We next interrogated the mechanistic explanation for why sustained mobilization of extracellular Ca2+ is required for NK cell IFN-γ production but not for NK cell degranulation. We reasoned that IFN-γ production might be defective in the absence of SOCE because the induction of IFN-γ, but not degranulation, requires the Ca2+-activated transcription factor NFAT. To test this possibility, we blocked transcription with actinomycin D and, more specifically, abrogated the activation of NFAT using a calcineurin inhibitor (CsA). Indeed, although the proportion of NK cells producing IFN-γ was decreased significantly in NK cells treated with actinomycin D or with CsA, these inhibitors had no effect on degranulation (Fig. 4A).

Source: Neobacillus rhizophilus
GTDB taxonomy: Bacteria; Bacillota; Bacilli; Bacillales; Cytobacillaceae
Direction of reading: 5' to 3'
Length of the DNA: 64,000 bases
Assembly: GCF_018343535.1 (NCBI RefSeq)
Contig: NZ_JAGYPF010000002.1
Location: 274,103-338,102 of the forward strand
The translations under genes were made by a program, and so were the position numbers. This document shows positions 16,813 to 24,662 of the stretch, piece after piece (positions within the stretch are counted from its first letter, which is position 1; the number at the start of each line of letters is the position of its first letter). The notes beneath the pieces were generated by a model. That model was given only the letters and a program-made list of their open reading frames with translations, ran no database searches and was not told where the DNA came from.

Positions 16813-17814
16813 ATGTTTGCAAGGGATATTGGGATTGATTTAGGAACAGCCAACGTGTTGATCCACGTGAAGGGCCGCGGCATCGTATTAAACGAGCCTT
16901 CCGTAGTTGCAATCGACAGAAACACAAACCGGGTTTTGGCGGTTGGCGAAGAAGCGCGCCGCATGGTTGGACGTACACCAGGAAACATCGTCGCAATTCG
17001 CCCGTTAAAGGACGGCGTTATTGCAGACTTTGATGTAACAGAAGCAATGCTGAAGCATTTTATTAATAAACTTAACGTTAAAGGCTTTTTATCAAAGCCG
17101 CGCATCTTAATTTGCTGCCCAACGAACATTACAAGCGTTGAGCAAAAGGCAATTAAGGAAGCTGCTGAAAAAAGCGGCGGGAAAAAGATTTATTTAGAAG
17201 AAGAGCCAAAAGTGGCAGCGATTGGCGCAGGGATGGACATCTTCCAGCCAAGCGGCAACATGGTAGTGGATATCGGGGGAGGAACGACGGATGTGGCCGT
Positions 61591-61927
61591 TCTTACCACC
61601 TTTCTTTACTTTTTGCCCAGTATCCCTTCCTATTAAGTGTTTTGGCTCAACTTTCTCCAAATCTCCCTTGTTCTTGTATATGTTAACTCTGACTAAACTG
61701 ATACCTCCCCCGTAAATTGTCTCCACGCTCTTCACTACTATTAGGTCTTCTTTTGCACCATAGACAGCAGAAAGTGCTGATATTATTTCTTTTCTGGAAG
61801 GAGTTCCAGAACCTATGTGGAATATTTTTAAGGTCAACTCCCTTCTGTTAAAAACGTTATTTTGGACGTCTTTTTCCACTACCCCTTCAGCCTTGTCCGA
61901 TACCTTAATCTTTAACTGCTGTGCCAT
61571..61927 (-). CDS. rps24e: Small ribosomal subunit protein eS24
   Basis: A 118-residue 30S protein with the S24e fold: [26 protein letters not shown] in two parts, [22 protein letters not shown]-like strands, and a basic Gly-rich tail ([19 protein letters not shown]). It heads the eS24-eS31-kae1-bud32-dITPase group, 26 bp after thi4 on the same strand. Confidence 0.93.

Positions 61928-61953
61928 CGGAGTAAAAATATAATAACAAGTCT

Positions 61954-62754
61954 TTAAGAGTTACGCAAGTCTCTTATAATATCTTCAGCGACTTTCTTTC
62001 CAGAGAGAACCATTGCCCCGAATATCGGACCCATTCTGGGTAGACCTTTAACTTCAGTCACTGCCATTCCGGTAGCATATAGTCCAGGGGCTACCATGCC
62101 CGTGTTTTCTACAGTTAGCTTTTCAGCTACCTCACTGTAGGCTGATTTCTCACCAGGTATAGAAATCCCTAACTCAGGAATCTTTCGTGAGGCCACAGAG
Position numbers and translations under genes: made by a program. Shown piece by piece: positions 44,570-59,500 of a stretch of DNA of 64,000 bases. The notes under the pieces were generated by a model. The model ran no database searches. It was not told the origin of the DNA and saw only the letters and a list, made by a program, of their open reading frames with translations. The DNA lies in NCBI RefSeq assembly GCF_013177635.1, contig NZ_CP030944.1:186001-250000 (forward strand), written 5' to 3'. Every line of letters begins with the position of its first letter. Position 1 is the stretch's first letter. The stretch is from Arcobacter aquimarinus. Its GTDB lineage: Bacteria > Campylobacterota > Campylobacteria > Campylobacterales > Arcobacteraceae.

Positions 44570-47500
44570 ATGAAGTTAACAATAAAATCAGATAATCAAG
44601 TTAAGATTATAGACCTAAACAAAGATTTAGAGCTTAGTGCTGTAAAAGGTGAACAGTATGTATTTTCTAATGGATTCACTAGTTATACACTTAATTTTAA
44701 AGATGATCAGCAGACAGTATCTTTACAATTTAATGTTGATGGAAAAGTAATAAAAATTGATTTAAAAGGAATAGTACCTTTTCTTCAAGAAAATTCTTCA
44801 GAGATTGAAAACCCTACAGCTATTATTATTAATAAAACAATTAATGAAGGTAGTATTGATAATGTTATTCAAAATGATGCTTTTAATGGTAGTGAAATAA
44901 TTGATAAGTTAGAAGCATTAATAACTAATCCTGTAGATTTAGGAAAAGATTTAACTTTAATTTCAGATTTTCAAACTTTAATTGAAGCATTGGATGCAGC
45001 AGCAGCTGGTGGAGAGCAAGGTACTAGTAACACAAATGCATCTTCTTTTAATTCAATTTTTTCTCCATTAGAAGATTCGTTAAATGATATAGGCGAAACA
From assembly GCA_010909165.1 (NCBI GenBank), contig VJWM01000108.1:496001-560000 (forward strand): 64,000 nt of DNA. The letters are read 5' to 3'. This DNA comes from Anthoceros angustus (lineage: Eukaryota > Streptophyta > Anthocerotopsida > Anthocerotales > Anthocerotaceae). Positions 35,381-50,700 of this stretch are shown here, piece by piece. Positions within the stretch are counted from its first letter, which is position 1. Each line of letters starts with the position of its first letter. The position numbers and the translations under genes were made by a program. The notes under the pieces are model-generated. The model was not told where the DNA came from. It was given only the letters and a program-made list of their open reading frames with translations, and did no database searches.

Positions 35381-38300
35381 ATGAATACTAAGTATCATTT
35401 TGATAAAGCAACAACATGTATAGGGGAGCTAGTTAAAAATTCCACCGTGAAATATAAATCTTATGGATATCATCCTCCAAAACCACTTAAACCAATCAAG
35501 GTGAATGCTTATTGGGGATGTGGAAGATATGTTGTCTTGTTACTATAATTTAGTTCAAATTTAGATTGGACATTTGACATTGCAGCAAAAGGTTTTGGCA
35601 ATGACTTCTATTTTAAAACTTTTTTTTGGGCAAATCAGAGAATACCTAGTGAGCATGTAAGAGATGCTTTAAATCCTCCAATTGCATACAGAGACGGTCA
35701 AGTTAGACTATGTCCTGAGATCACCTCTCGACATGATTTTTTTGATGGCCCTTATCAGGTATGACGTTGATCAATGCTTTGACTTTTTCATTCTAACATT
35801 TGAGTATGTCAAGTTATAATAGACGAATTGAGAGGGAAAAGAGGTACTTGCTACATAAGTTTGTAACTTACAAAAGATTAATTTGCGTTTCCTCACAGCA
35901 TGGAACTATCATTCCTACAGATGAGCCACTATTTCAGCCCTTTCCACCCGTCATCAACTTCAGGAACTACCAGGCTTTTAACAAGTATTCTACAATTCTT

Because DAG-derived signals were sufficient to drive NK cell degranulation in the absence of extracellular Ca2+, we sought to determine the signaling pathways downstream of DAG that are needed for NK cell degranulation when Ca2+-dependent pathways were eliminated. DAG signals through three major downstream signaling pathways that involve the activation of ERK, AKT, and PKC. To test the relative contribution of these signaling pathways, we pharmacologically inhibited ERK (MEK inhibitor U0126), AKT (AKT1/2 inhibitor), and PKC (PKC inhibitor Gö6983) in splenocytes from WT and STIM1/2 cDKO mice that were stimulated with the anti–NK1.1 Ab. Following ERK inhibition, the proportion of STIM1/2 cDKO NK cells expressing CD107a was higher than that of WT NK cells at each concentration, suggesting that WT NK cells rely on ERK for degranulation more than STIM1/2 cDKO NK cells (Fig. 4B). AKT was equally required by WT and STIM1/2 cDKO NK cells for degranulation (Fig. 4C). In contrast, cDKO NK cells were more sensitive to PKC inhibition by Gö6983 compared with WT NK cells (Fig. 4D). This shows that, in the absence of sustained Ca2+ signaling, NK cells heavily rely on DAG-mediated PKC activation for the degranulation response.